The vexed question of Christianity’s relationship to Judaism rears its head during Holy Week. It has, at least in past centuries, been a season marked by hostility, and sometimes violence, on the part of Christians towards their Jewish neighbours. This was partly generated by the reading of the Passion narrative in Matthew’s Gospel, which is this year’s lectionary Gospel, because of its suggestion that the crowd present at Jesus’ trial had willingly accepted blood guilt for Jesus’ death. Notably that reference is not in any of the other three Gospels, and its inclusion in Matthew may owe more to Jewish-Christian tensions at the time Matthew’s Gospel was written than to historic authenticity. The highly charged atmosphere of Holy Week also led to several instances of the ‘blood libel’ – the accusation that Jews killed Christian children to use their blood in the making of the unleavened bread for Passover. Ridiculous as this libel may now seem, it led to several instances of deadly attacks against Jewish communities in the Middle Ages.
More recently, such sentiment is expressed in teachings that Christianity has ‘superseded’ and replaced Judaism. Across the church’s history, Matthew 21, the first part of which we’ve also heard read today, has been interpreted not as God’s rejection of Jerusalem’s leaders, but as the rejection of Israel as a whole from God’s story of salvation. Regularly, the chapter’s scenes have been allegorized to underscore the passing of God’s favour from Israel to the church. Even the entry-to-Jerusalem scene was so read, the mother donkey being seen as the sin-bound, law-yoked Jews, and the colt as gentiles who leave Jericho to enter the church.
Verses 10-11 of Philippians 2, however, recall Isaiah 45: 22-25, which speak of the gentiles coming to the God of Israel to be saved. Paul expected the redemption of the world to include the reunion of Jewish and gentile peoples, and believed that the gentiles were confessing the God of Israel through Christ and becoming part of the saved community. With such a fraught history of relationships, we, as Christians, need to be aware of Jewish sensitivities and acknowledge that the passion provoked by the Passion can be upsetting, if not dangerous and subject to misuse.
What then is the message for this Palm Sunday, when those who do not know God, are perhaps crying out for help, crying out to be saved. Can we be a people who open the gates of the Kingdom? Looking at the story as Matthew tells it, the crowd did three things:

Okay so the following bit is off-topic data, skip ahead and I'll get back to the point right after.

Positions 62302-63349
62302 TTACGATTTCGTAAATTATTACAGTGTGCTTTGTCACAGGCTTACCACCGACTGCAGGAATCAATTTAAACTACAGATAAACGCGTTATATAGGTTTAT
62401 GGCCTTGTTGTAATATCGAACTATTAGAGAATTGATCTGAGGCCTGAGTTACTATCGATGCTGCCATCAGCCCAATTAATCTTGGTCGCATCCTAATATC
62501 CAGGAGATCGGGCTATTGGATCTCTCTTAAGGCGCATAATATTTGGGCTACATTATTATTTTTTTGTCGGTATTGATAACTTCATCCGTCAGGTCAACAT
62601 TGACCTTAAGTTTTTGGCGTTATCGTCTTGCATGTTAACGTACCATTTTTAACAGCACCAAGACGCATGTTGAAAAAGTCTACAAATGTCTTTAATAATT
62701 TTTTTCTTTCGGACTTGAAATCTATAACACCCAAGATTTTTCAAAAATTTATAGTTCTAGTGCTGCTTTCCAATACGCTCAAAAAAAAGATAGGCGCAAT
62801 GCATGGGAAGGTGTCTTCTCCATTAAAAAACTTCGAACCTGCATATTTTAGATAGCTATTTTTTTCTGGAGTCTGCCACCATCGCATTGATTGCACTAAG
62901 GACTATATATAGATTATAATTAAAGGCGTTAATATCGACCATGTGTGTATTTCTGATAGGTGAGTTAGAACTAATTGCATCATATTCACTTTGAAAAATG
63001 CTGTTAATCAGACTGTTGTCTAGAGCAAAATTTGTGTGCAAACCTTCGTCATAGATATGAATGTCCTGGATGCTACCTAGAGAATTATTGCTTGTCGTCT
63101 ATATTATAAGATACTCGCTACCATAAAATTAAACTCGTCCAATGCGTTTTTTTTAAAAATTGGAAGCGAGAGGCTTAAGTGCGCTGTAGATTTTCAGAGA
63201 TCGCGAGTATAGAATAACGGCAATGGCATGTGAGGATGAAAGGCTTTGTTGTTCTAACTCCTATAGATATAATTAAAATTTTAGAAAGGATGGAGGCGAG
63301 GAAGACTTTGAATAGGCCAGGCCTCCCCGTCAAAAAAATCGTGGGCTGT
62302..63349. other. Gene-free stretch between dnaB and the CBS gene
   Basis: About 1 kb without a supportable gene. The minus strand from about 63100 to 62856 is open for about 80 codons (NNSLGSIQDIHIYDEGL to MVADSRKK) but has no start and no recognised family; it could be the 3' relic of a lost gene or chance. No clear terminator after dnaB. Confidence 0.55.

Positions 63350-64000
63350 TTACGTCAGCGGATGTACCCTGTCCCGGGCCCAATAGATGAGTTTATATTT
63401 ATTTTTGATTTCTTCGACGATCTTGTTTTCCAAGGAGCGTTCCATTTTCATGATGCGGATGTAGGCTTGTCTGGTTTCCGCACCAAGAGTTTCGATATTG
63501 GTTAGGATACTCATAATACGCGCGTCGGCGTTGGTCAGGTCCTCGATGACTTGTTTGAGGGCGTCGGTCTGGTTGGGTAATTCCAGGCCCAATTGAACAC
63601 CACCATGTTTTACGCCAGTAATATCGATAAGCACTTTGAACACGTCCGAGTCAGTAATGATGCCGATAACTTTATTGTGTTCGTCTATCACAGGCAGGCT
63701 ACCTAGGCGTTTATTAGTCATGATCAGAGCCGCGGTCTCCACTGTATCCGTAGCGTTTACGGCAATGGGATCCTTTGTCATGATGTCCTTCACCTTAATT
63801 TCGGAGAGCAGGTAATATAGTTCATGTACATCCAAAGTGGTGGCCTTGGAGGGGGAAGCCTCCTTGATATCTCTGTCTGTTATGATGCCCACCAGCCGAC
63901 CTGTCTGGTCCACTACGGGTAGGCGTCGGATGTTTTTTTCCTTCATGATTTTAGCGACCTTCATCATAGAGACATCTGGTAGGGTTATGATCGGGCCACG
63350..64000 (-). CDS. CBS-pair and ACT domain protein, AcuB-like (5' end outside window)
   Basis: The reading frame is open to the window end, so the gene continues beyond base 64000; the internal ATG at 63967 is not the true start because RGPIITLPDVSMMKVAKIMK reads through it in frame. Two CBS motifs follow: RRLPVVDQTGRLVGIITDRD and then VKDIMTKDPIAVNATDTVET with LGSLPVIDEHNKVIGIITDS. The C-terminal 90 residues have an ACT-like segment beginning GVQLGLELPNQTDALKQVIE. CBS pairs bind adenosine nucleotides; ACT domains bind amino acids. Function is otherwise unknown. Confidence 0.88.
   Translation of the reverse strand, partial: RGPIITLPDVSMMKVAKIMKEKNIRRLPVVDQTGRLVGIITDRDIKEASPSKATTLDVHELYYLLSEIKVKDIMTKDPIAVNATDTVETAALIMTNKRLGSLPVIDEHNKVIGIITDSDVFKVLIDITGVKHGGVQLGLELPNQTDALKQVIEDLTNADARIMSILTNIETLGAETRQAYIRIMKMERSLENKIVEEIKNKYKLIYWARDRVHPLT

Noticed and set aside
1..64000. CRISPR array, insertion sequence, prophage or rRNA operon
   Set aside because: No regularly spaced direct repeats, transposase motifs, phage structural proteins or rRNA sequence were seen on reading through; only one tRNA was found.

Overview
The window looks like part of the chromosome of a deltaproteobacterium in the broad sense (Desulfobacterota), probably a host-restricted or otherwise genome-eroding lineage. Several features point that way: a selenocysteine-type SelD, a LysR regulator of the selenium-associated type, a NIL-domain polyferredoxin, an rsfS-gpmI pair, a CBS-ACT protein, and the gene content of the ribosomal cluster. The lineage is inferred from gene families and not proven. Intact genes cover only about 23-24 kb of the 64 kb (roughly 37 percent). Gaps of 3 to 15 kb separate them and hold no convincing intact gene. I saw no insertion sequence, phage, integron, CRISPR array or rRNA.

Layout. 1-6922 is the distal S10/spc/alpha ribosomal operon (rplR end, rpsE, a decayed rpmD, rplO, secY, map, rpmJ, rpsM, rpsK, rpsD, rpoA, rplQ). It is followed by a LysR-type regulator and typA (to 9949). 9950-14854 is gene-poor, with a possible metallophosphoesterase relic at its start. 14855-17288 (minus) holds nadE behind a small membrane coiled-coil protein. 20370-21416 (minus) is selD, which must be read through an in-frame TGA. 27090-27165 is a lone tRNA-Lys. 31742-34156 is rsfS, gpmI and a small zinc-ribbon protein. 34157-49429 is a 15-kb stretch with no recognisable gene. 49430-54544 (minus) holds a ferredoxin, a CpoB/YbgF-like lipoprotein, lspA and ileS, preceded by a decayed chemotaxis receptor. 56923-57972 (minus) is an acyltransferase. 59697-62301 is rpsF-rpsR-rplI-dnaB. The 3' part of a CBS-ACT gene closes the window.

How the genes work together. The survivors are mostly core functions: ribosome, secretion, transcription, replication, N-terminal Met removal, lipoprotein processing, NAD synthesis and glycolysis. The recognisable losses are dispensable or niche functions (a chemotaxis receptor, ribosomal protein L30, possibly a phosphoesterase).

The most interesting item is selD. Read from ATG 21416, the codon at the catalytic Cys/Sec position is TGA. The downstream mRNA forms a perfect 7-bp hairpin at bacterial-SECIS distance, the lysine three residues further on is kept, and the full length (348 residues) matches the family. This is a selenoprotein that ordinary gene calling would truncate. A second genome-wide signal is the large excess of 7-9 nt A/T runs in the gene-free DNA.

Firstly, they cut branches from trees and used them to welcome Jesus. The waving of branches was an integral part of the ancient Jewish Festival of Tabernacles. Matthew’s original readers would have made the connection between branches and worship, and recognised that the man riding humbly on a donkey was someone to be worshipped. When we offer ourselves to God in worship something happens which speaks of the presence and the glory of God, and can open the gates of people’s hearts.
Secondly, the crowd shouted ‘Hosanna, blessed is the one who comes in the name of the Lord’. They recognised that Jesus was the one they needed. Sometimes the gates which have to be opened are the gates with which we fence ourselves off from any sort of need. The culture of today can lead us to think we must be strong, we must be perfect, we must be self-sufficient and able to cope with anything. But the truth is that we are not supposed to live like that – we are supposed to live in relationship with a God who will supply all our needs. Shouting ‘Hosanna’ (‘save us’) today is one way to open those gates and let God into our lives.
Thirdly, the crowd answered questions and pointed others to Jesus too. When the whole city asks ‘Who is this?’ the crowd replied ‘This is Jesus from Nazareth in Galilee’. Put like that it sounds easy, but we’re not always very good at doing it, at answering questions openly, being willing to say ‘It’s Jesus who makes the difference in my life. Come and meet him.’ Yet it is in these challenging times in which we find ourselves that I’m sure a number of folk are thinking about life, mortality and whether there’s anything more. They may be curious as to what keeps us going, what sustains us? Are you ready with your answer?
On this Palm Sunday, let’s open the gates we find in ourselves and be ready to open gates for those who are pushing at them, so that the King of glory can truly enter in!
Deacon Angie Allport